The Politics of Airpower in US-China relations 1928-1941
Buchan, Eugenie Maechling
Date: 6 August 2013
University of Exeter
PhD in History
This thesis looks at the politics of airpower in US-China relations in 1928-1941, in particular the question of aviation assistance to the Nationalists. Since World War II, American historians have asserted that before Pearl Harbor, Americans helped the Chinese to improve their air force to resist Japan. The thesis finds, however, that ...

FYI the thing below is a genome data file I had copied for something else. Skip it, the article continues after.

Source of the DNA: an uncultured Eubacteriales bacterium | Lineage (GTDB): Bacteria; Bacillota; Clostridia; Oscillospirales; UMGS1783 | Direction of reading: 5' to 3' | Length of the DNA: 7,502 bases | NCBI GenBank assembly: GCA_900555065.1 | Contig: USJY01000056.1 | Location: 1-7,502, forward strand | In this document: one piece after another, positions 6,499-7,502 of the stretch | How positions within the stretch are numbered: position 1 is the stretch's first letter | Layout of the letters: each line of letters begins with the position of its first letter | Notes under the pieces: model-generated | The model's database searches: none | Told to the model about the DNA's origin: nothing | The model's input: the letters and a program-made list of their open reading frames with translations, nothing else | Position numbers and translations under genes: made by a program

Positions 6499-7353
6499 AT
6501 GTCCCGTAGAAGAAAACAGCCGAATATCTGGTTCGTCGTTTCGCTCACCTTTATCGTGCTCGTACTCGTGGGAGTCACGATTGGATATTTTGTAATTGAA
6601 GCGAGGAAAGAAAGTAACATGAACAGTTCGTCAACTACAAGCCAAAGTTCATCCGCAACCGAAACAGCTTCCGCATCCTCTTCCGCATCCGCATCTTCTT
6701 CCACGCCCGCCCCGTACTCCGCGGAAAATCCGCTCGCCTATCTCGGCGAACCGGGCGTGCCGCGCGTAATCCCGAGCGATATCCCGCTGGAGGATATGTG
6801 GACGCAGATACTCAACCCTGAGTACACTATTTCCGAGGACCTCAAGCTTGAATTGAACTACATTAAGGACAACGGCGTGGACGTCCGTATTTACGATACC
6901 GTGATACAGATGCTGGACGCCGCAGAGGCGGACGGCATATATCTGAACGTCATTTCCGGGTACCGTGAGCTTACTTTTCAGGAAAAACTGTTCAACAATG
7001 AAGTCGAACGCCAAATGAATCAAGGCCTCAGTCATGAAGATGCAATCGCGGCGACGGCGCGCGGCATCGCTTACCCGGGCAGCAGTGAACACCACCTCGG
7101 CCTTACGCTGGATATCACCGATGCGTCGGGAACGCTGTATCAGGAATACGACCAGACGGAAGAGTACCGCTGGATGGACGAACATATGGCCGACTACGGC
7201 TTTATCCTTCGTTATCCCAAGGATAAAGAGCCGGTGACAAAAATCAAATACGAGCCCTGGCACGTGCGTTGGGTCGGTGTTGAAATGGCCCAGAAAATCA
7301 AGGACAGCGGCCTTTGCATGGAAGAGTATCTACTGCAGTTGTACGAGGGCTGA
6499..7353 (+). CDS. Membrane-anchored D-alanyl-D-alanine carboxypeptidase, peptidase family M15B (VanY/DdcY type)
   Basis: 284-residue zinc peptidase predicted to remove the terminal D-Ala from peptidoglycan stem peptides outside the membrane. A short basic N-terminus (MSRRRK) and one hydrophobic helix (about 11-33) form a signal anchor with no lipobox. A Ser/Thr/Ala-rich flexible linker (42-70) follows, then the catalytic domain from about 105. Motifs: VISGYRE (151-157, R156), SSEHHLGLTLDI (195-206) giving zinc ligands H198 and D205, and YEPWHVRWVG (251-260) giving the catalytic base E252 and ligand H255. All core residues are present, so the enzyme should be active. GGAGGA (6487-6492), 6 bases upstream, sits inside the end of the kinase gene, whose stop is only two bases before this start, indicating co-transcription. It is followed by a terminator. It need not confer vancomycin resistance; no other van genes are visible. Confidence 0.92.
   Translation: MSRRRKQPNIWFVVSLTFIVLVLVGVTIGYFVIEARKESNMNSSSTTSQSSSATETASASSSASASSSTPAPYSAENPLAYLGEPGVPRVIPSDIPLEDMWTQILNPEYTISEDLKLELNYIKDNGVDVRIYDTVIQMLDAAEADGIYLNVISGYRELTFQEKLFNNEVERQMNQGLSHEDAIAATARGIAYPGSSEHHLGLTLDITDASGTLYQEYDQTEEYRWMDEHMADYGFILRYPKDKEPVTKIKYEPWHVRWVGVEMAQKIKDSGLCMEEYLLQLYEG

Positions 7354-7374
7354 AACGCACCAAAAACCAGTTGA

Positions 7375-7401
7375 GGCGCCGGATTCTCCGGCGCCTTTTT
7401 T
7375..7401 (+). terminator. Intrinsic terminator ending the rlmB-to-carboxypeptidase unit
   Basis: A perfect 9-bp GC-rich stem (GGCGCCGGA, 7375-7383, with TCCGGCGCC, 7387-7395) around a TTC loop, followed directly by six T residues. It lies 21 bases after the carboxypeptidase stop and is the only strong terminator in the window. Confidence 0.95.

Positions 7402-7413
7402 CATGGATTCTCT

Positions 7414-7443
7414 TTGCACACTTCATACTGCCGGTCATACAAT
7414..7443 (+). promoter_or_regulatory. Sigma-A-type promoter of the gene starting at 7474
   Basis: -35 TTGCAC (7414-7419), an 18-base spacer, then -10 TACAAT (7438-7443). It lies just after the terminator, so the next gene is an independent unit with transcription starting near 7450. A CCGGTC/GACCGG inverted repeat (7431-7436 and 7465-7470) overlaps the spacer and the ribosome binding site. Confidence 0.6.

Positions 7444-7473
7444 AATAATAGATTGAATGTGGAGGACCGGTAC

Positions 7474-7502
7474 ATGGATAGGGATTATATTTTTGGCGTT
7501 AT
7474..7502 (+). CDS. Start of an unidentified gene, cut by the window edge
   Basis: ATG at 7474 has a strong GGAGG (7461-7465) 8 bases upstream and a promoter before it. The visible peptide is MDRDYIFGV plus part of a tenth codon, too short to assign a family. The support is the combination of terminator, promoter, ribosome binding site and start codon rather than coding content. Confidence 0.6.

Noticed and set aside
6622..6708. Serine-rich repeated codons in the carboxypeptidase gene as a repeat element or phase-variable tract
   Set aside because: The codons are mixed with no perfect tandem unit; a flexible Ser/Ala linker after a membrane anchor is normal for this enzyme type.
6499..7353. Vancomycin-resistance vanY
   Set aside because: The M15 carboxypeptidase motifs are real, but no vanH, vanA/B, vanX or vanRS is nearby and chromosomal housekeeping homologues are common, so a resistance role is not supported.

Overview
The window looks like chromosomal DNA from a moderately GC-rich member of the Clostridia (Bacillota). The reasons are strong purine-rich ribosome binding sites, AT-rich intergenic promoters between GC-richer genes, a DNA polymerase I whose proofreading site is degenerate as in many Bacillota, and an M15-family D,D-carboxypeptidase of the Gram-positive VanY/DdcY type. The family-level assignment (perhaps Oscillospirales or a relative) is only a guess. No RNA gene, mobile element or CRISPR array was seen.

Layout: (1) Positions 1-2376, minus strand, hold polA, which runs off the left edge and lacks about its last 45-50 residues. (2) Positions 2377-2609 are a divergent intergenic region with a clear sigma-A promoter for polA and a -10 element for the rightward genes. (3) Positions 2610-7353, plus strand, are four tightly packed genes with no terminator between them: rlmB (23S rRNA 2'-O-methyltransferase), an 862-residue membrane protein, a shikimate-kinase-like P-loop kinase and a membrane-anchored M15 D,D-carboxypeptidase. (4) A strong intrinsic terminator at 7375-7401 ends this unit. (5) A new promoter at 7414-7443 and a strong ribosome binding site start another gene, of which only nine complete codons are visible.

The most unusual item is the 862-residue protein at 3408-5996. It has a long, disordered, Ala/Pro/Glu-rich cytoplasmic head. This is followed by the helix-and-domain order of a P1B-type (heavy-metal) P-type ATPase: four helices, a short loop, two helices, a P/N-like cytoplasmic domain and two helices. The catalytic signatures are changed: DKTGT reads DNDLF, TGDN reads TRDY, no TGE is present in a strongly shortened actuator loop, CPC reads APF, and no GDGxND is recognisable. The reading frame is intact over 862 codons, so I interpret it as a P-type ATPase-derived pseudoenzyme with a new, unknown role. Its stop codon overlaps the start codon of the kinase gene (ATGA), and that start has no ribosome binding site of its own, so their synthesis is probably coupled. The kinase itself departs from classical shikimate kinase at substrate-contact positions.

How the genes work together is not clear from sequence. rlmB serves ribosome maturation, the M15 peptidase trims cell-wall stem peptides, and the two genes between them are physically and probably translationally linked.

This thesis looks at the politics of airpower in US-China relations in 1928-1941, in particular the question of aviation assistance to the Nationalists. Since World War II, American historians have asserted that before Pearl Harbor, Americans helped the Chinese to improve their air force to resist Japan. The thesis finds, however, that trade not aid dominated the approach of the US government and private individuals towards China and that Chiang wanted an air force to use against his internal enemies, not Japan. Moreover, the Roosevelt Administration consistently treated China’s airpower needs as secondary to those of Britain or the US military. In the interwar years, China and the United States had less to do with each other than with other allies. In 1933-1935 Chiang preferred an official Italian air mission to an unofficial American one. After the outbreak of the Sino-Japanese war in 1937, Stalin sent massive air assistance to China which eclipsed the influence of American aircraft salesmen and advisers. In 1938-1939 President Roosevelt promoted the sale of aircraft to Britain and France, believing that large modern air fleets would deter Germany from aggression against its European neighbours. China was far down his list of priorities. In 1939 the Administration adopted a policy of promoting aircraft sales to China which was comparable to that adopted for its European allies. By encouraging aircraft sales to the Nationalists, the Administration hoped to boost China’s resistance so that Japan would remain ‘bogged down’ in China instead of attacking the Asian colonies of European allies. In the winter of 1940-1941, the formation of a mercenary air force, the American Volunteer Group (AVG) was associated with this strategy. As this thesis reveals, British and Chinese officials decided to base the AVG in Burma to enhance the air defence of British territory in the Far East. Thus the AVG became unofficial aid primarily for Britain. Soon after Pearl Harbor, the American press began to treat the AVG as symbol of Sino-American friendship. The group became known as the Flying Tigers and the original reasons for its formation were buried under layers of propaganda which have distorted the historical record ever since.
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